Payrolls Pro Tip: Don't Overreact to Rounding Errors

The reaction to today's nonfarm payrolls report will likely amount to market noise

Dec 5, 2014 at 8:49 AM
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Welcome to the (close) of the working week! We get to celebrate Friday with our monthly jobs report today. It's probably already out by the time you read this. I'm going predict it's a rounding error away from the estimate of 230,000 jobs.

By "rounding error," I mean 0.1% of the total employment in the U.S. I believe that number is 140 million-ish, so I bet we land somewhere between 90,000 and 370,000 jobs. [Ed. note: We added 321,000.] I also bet someone, somewhere makes a big deal if we're +/- 20,000 off the estimate -- which I always find absolutely insane. Now, we're talking 0.01% away. And remember, these numbers themselves are just estimates with margins of errors in their calculations. Remember that whole debate over the Birth/Death Model? Seasonality? Holiday hiring and firing patterns change over time as the nature of holiday shopping itself changes. There's about a 0% chance seasonality models account for that.

Oh, and the estimates get revised a month later, anyway. So we're not exactly talking gospel here in this number.

But, whatever. Ours is not to question why. Rather, ours is to try to profit at the expense of others asking the wrong questions and/or divining the wrong answers.

Options do price in something of a move tomorrow. We can analyze this the same way we analyze a stock ahead of an earnings reaction. If there's an unusual volatility bid-up in nearer options, it suggests that the market anticipates an upcoming gap.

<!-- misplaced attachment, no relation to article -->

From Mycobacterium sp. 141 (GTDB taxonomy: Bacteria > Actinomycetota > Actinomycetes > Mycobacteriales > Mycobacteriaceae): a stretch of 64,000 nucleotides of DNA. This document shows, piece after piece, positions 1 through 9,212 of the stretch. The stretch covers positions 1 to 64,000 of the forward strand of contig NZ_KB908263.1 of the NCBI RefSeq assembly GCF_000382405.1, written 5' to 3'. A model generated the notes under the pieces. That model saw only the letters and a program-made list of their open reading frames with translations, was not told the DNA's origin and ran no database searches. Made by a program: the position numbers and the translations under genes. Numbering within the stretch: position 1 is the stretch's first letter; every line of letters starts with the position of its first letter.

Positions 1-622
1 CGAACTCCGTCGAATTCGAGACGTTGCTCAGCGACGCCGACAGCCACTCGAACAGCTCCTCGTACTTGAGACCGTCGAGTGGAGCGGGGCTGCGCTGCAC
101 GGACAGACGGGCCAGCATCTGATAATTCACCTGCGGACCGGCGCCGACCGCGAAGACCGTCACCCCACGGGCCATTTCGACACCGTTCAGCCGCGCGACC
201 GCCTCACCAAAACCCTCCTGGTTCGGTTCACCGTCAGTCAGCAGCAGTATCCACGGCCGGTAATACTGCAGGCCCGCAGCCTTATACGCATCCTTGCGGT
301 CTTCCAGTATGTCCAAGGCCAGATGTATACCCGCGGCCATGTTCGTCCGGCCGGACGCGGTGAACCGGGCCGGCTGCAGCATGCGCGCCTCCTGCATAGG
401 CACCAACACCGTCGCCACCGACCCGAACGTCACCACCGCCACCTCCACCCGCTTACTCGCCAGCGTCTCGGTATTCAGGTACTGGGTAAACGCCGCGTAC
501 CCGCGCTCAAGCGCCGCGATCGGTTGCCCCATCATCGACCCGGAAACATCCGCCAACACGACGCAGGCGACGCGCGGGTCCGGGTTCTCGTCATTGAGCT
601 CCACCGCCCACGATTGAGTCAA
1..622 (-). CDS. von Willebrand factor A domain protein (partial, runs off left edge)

And my trading system does pick up an "overbid" in SPDR S&P 500 ETF Trust (SPY) options. It suggests SPY is pricing in about a 0.80 move tomorrow, presumably a gap. So if you're scoring at home, that's a 0.4% move! Wahoo!

That sounds about par for the course heading into the jobs number. We're always told this is THE big number, but I'm not sure the buzz around this one is particularly high. I'm not even sure what to root for. If we blow out to the upside, the market could get slammed. Yellen might raise interest rates a couple weeks early or something. On the other hand, we might tank on a horrible number, as well. The economy is imploding! Or, at least it was a month ago.

I think the best bet is that the move in progress before the number comes out probably resumes. And the reaction to the actual number turns into a few minutes of noise signifying not a whole lot.

Disclaimer: Mr. Warner's opinions expressed above do not necessarily represent the views of Schaeffer's Investment Research.


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